Antisthenes, a student of Socrates who lived from 445 B.C. to 365 B.C., is considered the primary influence on the Cynic movement.
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Today's negative connotations tied to cynicism might be historically inaccurate, new research suggests.
"We don't have good scholarship on the Cynics," University of Cincinnati classicist Susan Prince said in a statement. "They're seen as misanthropes and as sloppy and dirty people who want to cut down the elite. But there's a positive strand that needs to be recovered."
Antisthenes, a student of Socrates who lived from 445 B.C. to 365 B.C., is considered the primary influence on the Cynic movement. He outlined a school of philosophy that skipped over the technical aspects of logic to focus on ethical literature. Antisthenes also promoted immediate, drastic life changes that would provide a quick but challenging path to virtue and happiness.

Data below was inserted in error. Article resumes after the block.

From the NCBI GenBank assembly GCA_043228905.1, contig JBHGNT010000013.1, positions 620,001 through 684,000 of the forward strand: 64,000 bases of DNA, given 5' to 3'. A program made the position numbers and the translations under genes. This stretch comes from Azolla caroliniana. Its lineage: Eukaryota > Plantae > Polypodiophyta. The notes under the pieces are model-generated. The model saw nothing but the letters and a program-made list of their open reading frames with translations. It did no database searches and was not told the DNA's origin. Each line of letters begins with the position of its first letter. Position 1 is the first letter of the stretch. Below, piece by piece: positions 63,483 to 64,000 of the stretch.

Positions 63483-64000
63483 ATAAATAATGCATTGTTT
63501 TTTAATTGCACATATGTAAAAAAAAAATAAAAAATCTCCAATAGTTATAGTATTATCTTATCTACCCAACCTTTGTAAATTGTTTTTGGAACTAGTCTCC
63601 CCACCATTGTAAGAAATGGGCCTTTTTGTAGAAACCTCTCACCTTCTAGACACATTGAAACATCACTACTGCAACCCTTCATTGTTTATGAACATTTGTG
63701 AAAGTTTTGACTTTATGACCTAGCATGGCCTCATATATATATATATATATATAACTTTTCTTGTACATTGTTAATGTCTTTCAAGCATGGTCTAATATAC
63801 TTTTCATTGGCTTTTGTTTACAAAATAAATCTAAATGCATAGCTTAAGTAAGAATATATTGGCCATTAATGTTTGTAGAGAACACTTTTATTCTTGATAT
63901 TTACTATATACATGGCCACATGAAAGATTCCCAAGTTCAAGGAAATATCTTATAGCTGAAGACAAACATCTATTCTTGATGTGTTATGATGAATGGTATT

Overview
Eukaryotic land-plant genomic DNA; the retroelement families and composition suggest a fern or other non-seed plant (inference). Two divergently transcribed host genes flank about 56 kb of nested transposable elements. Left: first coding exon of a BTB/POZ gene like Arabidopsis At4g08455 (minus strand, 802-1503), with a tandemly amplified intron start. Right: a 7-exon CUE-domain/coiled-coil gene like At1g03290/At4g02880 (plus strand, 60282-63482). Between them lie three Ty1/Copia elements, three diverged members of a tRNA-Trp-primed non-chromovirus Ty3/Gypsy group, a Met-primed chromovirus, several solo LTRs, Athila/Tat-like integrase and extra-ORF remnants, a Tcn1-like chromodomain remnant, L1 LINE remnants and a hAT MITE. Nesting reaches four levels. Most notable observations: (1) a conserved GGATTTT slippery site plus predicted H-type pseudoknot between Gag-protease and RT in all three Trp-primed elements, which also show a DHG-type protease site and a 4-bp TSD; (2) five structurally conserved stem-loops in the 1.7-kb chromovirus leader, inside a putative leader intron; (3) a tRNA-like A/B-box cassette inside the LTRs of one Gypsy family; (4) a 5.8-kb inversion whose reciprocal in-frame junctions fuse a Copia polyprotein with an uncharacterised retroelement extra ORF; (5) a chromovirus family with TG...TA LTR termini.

He called for the abandonment of many social conventions, such as giving up fancy clothes and elaborate meals, to live ethically in accord with nature. This shortcut, Prince explained, would allow Cynics time for what Antisthenes called "seeing the things worth seeing and hearing the things worth hearing."
"You get to your happiness quickly, and then you practice your happiness for the rest of your life," Prince said.
The researcher explained that Antisthenes may have played a role in Plato's ideas, some of which were developed during intellectual debates with the Cynics.
"Plato didn't become great by himself," Prince said. "Antisthenes was very important as one of the interlocutors who wasn't always Plato’s enemy. Their relationship was more like a sibling rivalry."
Prince is presenting her research this week at the Unisa Classics Colloquium hosted at the University of South Africa in Pretoria.